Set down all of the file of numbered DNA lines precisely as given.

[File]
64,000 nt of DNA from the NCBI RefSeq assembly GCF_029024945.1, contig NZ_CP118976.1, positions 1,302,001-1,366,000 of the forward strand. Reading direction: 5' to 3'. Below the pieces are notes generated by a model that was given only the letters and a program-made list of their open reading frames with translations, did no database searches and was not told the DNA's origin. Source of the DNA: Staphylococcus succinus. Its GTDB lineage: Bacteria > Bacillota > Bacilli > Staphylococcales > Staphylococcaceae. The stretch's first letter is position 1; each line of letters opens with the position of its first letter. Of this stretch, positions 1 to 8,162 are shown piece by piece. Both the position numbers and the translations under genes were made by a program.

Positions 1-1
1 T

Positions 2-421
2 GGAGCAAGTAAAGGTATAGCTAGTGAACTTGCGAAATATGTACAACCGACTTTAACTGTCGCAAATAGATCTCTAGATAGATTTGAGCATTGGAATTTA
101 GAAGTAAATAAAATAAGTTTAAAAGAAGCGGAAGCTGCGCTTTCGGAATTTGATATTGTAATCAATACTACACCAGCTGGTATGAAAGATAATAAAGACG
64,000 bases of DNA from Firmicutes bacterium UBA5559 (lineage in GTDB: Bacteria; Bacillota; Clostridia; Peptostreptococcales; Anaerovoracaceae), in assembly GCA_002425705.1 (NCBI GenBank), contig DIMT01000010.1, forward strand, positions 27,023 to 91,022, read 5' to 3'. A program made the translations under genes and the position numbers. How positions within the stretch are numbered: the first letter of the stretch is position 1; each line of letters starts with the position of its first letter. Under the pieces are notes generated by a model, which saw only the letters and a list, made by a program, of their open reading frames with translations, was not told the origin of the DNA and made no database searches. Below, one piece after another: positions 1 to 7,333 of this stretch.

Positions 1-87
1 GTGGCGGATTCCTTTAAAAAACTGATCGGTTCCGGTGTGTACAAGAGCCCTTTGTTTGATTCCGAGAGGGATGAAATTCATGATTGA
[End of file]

64,000 nt of DNA from the NCBI RefSeq assembly GCF_029024945.1, contig NZ_CP118976.1, positions 1,302,001-1,366,000 of the forward strand. Reading direction: 5' to 3'. Below the pieces are notes generated by a model that was given only the letters and a program-made list of their open reading frames with translations, did no database searches and was not told the DNA's origin. Source of the DNA: Staphylococcus succinus. Its GTDB lineage: Bacteria > Bacillota > Bacilli > Staphylococcales > Staphylococcaceae. The stretch's first letter is position 1; each line of letters opens with the position of its first letter. Of this stretch, positions 1 to 8,162 are shown piece by piece. Both the position numbers and the translations under genes were made by a program.

Positions 1-1
1 T

Positions 2-421
2 GGAGCAAGTAAAGGTATAGCTAGTGAACTTGCGAAATATGTACAACCGACTTTAACTGTCGCAAATAGATCTCTAGATAGATTTGAGCATTGGAATTTA
101 GAAGTAAATAAAATAAGTTTAAAAGAAGCGGAAGCTGCGCTTTCGGAATTTGATATTGTAATCAATACTACACCAGCTGGTATGAAAGATAATAAAGACG
64,000 bases of DNA from Firmicutes bacterium UBA5559 (lineage in GTDB: Bacteria; Bacillota; Clostridia; Peptostreptococcales; Anaerovoracaceae), in assembly GCA_002425705.1 (NCBI GenBank), contig DIMT01000010.1, forward strand, positions 27,023 to 91,022, read 5' to 3'. A program made the translations under genes and the position numbers. How positions within the stretch are numbered: the first letter of the stretch is position 1; each line of letters starts with the position of its first letter. Under the pieces are notes generated by a model, which saw only the letters and a list, made by a program, of their open reading frames with translations, was not told the origin of the DNA and made no database searches. Below, one piece after another: positions 1 to 7,333 of this stretch.

Positions 1-87
1 GTGGCGGATTCCTTTAAAAAACTGATCGGTTCCGGTGTGTACAAGAGCCCTTTGTTTGATTCCGAGAGGGATGAAATTCATGATTGA